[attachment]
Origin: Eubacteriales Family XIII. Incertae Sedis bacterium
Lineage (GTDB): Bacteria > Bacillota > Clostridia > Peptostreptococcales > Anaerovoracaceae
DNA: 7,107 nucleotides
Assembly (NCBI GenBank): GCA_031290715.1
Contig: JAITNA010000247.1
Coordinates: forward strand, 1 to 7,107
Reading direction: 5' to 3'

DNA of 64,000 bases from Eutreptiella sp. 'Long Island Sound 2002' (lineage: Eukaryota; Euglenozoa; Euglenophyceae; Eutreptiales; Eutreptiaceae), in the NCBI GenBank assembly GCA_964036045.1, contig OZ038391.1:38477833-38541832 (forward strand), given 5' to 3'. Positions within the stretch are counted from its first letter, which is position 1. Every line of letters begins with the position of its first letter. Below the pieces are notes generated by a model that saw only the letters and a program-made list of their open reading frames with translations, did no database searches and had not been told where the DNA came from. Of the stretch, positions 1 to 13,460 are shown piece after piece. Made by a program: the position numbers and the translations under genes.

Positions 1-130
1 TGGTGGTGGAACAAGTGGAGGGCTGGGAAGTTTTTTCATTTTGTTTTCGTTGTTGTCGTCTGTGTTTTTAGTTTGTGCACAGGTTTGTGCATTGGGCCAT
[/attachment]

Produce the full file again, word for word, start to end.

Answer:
Origin: Eubacteriales Family XIII. Incertae Sedis bacterium
Lineage (GTDB): Bacteria > Bacillota > Clostridia > Peptostreptococcales > Anaerovoracaceae
DNA: 7,107 nucleotides
Assembly (NCBI GenBank): GCA_031290715.1
Contig: JAITNA010000247.1
Coordinates: forward strand, 1 to 7,107
Reading direction: 5' to 3'

DNA of 64,000 bases from Eutreptiella sp. 'Long Island Sound 2002' (lineage: Eukaryota; Euglenozoa; Euglenophyceae; Eutreptiales; Eutreptiaceae), in the NCBI GenBank assembly GCA_964036045.1, contig OZ038391.1:38477833-38541832 (forward strand), given 5' to 3'. Positions within the stretch are counted from its first letter, which is position 1. Every line of letters begins with the position of its first letter. Below the pieces are notes generated by a model that saw only the letters and a program-made list of their open reading frames with translations, did no database searches and had not been told where the DNA came from. Of the stretch, positions 1 to 13,460 are shown piece after piece. Made by a program: the position numbers and the translations under genes.

Positions 1-130
1 TGGTGGTGGAACAAGTGGAGGGCTGGGAAGTTTTTTCATTTTGTTTTCGTTGTTGTCGTCTGTGTTTTTAGTTTGTGCACAGGTTTGTGCATTGGGCCAT